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This is the third in a series of AWW discussions about feminism and the romance genre. Louise Cusack kicked off with her post, In defence of books written by women for women. Kat Mayo followed it up with her discussion. Today, blogger Kate Cuthbert adds her thoughts. 

Note: References to Australian women romance authors and their books are given in footnotes.

Sydney Harbor Hospital: Lily's Scandal by Marion Lennox

Kate Cuthbert writes:
This is in response to both Kat Mayo’s excellent thought-piece and a twitter discussion that came up after I posted a review of Robyn Carr’s Redwood Bend over at the New York Journal of Books.

In the review, I mentioned a level of frustration that the heroine – a widowed, unemployed, new-to-town mother of five-year-old twins – falls unexpectedly pregnant to a man she never expects to see again. I’d like to say that the heroine decides to keep and raise the baby, but in reality, there is no evidence of a decision-making process at all. No exploration of the heroine’s choices, her faith, her experience, her situation, her own belief system. There is nothing but an automatic assumption that she will increase her family by one.

Of course this review was written of a piece of fiction. And, being a piece of romance fiction, there is never any doubt in the reader’s mind that the hero will come riding back (on a motorcycle – contemporary heroes very rarely have gallant steeds), he and the heroine will declare their mutual love, and the baby will be born into a loving, solid family with few economic hardships, societal judgments, awkward questions re: parentage, or any of the other trappings of being in a single-parent family in today’s society.

One Perfect Night by Rachael JohnsBut life is not romance fiction. And perhaps more importantly, romance readers do not live in romance fiction. There is no guaranteed happy-ever-after ending, no twist waiting around the bend to make everything turn out okay. This becomes more important when it’s reiterated that the vast majority of romance readers are women – as are the authors, publishers, editors, and agents. Romance may be the last great feminine space where men may sometimes enter, but rarely have the influence to alter.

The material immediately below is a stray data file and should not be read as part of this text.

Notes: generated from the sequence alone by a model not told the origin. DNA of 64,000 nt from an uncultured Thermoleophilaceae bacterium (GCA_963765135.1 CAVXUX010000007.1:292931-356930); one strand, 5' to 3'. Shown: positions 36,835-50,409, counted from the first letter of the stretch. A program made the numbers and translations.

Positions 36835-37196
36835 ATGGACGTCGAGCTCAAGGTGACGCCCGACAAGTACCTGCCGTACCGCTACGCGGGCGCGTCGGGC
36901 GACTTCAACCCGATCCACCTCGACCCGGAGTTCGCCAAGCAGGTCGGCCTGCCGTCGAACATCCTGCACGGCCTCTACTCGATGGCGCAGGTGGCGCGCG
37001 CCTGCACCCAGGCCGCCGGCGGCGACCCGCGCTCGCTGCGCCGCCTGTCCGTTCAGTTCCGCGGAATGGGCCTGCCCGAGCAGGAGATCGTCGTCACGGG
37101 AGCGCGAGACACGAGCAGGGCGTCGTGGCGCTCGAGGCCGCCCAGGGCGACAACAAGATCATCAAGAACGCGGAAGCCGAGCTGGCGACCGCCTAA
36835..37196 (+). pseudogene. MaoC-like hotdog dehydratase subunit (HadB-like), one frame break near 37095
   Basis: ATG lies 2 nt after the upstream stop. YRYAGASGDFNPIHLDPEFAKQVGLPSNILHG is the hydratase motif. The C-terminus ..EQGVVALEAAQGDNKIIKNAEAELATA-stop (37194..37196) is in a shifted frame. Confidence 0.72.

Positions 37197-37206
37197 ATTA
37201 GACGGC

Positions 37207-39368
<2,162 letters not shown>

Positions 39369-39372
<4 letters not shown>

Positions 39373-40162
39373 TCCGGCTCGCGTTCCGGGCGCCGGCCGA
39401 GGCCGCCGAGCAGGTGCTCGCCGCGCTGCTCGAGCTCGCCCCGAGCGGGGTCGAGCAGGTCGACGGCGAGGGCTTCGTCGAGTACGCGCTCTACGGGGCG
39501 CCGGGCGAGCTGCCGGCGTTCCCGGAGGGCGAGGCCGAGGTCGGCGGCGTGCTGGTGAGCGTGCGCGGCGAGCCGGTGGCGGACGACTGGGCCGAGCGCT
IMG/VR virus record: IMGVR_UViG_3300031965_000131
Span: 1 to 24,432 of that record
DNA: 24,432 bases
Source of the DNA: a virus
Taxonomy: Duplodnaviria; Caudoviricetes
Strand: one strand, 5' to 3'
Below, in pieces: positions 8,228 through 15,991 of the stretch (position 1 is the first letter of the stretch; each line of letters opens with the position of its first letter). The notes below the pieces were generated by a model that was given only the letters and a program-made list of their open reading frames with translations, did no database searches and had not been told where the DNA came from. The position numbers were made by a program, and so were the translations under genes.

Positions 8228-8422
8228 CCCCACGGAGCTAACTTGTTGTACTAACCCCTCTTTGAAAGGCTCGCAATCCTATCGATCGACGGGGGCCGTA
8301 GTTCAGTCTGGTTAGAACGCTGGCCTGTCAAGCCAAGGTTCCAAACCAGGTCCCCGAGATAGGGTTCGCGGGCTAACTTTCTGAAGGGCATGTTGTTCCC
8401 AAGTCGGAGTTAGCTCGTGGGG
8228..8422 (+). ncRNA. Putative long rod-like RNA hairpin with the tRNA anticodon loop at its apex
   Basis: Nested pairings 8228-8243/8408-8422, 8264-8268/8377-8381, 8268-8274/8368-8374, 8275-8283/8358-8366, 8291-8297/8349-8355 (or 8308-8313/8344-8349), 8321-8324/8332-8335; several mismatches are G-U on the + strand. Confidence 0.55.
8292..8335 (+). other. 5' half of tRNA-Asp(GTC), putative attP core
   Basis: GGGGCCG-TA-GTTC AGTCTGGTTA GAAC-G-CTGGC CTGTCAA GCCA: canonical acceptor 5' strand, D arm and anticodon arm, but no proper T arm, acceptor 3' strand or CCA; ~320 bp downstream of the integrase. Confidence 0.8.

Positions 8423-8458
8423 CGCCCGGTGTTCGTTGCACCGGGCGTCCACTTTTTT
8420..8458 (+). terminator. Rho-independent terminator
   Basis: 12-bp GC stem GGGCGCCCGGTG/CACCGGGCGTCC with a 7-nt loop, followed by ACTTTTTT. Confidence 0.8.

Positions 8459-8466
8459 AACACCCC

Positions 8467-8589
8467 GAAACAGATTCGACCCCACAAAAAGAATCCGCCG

So, how are we using it?

While reading Robyn Carr, I was incensed that she – as a contemporary author writing about contemporary people – should ignore the many options available to women in the circumstances that Katie finds herself. The issue is not in the final decision that Katie makes – feminism is, after all, about the right to choose – but the fact that Katie doesn’t make a decision. However, Carr is hardly the only one. It is only in the past two decades that contraception has become common place in romance novels – and even now it isn’t pervasive. Unexpected pregnancies are as common as, well, sex in romance novels [1], but informed discussions on a woman’s options in this situation are decidedly not. I’m aware I’m speaking in generalities here, and there are examples [2], of course, but those examples are not the norm [3].

Romance has long positioned itself as a feminist literature: in the 50s women had jobs, in the 60s careers. The 70s saw them have sex, and then the 80s saw them in charge. But the 90s heralded the arrival of the alpha male and the millennium a surge of inspirational (ie. Christian-faith) romances. Instead of continuing to forge a path, is it possible that romances have taken a step backwards, hidden behind immortal men on the one hand and traditionalist  elationships on the other? I’d argue no – certainly for every alpha male, there’s a counterpoint kick-ass female [4]. And feminism and Christianity are not dichotomous states of being [5]. And, again, feminism is the inherent power to  choose the way you live – and knowing that your choice will be respected.